Over the past few weeks, I’ve been asked several times what our family is doing to prepare for Easter. That question has been answered with some uneasy silence and some awkward verbal fumbling on my part. The truth is, I take Easter very seriously. I have no doubt that most of the people asking me to do as well. However, for me, Easter is very personal. I am literally overwhelmed at the thought of what Easter is meant to celebrate, and I get a little self-righteous when talk of baskets, eggs, and bunnies comes around. The thing that used to turn me off about Christians, before I became one, was this exact projection of judgment and self-righteousness. So imagine my horror when I started to notice this behavior in yours truly.
“And as for you, brothers and sisters, never tire of doing what is good.” 2 Thessalonians 3:13
Bottom line, every Easter I get very reflective on the life I lived without Christ. It is wrought with disgrace, hurt and embarrassment. I am shocked when I think of the person I was. Worst of all, I am saddened at how much about me is still lacking. As such, reflection on the sacrifice of Christ, which covers the multitude of my sins, overwhelms me. It is for this reason I think I have become so rigid about “Christian” holidays (or what is left of them) like Christmas and Easter. My feelings on Christmas are a whole other story. Suffice it to say that while I think celebrating the birth of Christ is of value, it is the celebration of His resurrection, that is paramount. Without the resurrection, there is no Christianity. (1 Corinthians 15:17) Without the resurrection, Christ is just another guru who claimed to be God before they died. And die He did. But Christ, and only Christ, defeated death. Only Christ is who He claimed to be, God.
”And if Christ has not been raised, your faith is futile; you are still in your sins.” 1 Corinthians 15:17
I don’t know about you, but when I think about an appropriate way to celebrate Jesus’ sacrifice that makes possible my saving grace, it seems like a daunting task. This year, I wanted to get our girls some Easter gifts that would help celebrate the holiday. I also wanted to make something I have seen online called a “Resurrection Garden.” I have seen several that I liked and decided that I would like to make ours a permanent piece for our home. I’ve included links to two of my favorites. One is a miniature garden like the one I made, the other is large-scale and in an actual garden. I will give you my list of suggested materials, but I think a great idea is to be creative and make your garden with your own found objects so it is personal.
You will need:
- sand (we used our sandbox sand
- dirt (potting soil if you want it to be “clean”)
- a cup or tiny terracotta flower-pot for the “tomb”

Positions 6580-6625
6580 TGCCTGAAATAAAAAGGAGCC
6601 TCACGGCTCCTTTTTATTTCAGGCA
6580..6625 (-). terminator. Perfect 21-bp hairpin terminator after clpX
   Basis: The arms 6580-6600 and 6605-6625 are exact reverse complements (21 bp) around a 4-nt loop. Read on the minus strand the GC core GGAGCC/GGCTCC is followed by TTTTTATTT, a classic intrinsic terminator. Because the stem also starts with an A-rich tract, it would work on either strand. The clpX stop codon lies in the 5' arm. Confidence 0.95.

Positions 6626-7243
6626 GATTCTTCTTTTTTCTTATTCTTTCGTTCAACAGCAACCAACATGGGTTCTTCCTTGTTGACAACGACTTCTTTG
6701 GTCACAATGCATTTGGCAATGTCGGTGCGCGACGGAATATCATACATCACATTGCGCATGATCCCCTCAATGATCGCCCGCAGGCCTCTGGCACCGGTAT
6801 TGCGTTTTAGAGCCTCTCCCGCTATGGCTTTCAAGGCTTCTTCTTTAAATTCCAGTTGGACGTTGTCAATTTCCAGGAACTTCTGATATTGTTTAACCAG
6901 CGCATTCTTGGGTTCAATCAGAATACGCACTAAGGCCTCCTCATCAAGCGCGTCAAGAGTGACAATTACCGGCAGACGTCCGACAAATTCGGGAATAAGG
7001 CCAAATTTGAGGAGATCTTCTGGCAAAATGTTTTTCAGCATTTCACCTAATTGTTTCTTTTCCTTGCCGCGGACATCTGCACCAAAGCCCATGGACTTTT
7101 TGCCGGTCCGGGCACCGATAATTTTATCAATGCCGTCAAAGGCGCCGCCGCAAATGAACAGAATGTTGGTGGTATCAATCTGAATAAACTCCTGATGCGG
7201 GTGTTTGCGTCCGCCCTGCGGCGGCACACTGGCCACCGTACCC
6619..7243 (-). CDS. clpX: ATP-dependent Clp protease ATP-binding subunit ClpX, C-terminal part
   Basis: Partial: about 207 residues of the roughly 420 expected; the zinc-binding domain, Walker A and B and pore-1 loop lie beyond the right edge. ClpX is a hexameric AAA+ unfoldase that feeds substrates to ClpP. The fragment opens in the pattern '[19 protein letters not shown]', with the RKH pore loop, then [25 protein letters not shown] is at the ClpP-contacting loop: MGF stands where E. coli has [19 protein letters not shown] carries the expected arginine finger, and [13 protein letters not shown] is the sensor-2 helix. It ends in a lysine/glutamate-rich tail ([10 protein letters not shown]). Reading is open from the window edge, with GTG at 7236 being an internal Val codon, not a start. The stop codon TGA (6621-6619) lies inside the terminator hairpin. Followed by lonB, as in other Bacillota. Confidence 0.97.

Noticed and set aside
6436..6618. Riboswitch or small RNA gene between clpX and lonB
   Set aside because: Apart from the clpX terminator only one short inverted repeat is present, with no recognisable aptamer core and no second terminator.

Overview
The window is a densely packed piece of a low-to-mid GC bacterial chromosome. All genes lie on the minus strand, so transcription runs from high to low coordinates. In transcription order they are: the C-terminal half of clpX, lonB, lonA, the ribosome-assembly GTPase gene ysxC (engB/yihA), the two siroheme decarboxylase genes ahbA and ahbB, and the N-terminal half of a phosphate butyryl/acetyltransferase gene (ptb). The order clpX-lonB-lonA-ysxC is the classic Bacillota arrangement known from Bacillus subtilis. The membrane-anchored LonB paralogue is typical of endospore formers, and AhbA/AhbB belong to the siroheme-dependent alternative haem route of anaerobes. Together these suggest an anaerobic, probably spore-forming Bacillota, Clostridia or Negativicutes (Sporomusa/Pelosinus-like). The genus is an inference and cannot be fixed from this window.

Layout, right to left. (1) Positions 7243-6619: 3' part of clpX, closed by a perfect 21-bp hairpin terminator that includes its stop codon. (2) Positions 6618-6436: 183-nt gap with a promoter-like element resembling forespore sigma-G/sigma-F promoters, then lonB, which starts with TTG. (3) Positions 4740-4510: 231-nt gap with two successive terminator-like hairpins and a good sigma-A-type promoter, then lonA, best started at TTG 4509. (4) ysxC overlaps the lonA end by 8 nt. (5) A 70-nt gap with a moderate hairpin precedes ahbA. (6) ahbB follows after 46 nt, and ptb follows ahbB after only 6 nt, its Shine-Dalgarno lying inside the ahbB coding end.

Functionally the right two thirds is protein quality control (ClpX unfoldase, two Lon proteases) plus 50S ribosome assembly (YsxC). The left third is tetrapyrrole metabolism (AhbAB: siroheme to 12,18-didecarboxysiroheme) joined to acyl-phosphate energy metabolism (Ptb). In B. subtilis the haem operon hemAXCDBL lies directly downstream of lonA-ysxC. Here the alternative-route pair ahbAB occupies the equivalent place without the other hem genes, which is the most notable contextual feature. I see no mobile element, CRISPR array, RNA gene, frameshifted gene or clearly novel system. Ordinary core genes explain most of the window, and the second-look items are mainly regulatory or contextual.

- a bowl or terracotta large pot tray (I had a large hurricane candle container that I used)
- a large stone (to cover the tomb opening)
- small rocks
- tiny sticks
- glue gun or super glue
- give bowl or tray a layer of sand or dirt (we used sand as we wanted it to be more authentic)
- place cup or small terracotta pot in the tray or bowl leaving enough room in front of the pot for the large stone to cover the “tomb” entrance
- use rocks, sand and dirt to create a “hill” over the top of the cup and cover the top of the “tomb.” Be sure to have enough sand so that when you make your crosses, they will stick in the sand.
- make three crosses with your glue, set aside to dry
- landscape the top and outside of your tomb as you see fit. We used a combination of rocks, dirt and sand. I put several small rough pebbles on the top of the tomb to imitate the rough terrain of Jerusalem.
- place the three crosses in position on the top of the hill above the “tomb”
- place the large rock in front of the entrance
Since Christ was taken into custody on Maundy Thursday and crucified and buried in the tomb of Joseph of Arimathea on what we now call Good Friday, we have our rock to the side leaving the tomb open for now. On Friday, we will read the Bible and talk to the girls about our garden before closing the entrance to the tomb with the large rock. There it will stay until Sunday morning. We will move the stone on Sunday morning before the girls wake up so they can see the tomb empty.
I’m really excited about this new tradition for our family. If you’re inspired by it, I hope you’ll try it too. Please share pictures and updates if you do!
Finally, I would like to end by saying that I am not suggesting that people do not do Easter baskets, dye eggs or enjoy an egg hunt. My suggestion is simply to keep Christ at the center of this holiday, which can be hard with kids. I guess I just don’t want Jesus competing for attention with a chocolate bunny.
“And whatever you do, whether in word or deed, do it all in the name of the Lord Jesus, giving thanks to God the Father through him.” Colossians 3:17
“He is not here; he has risen!” Luke 24:6
From our family to yours, we wish you a wonderful Easter!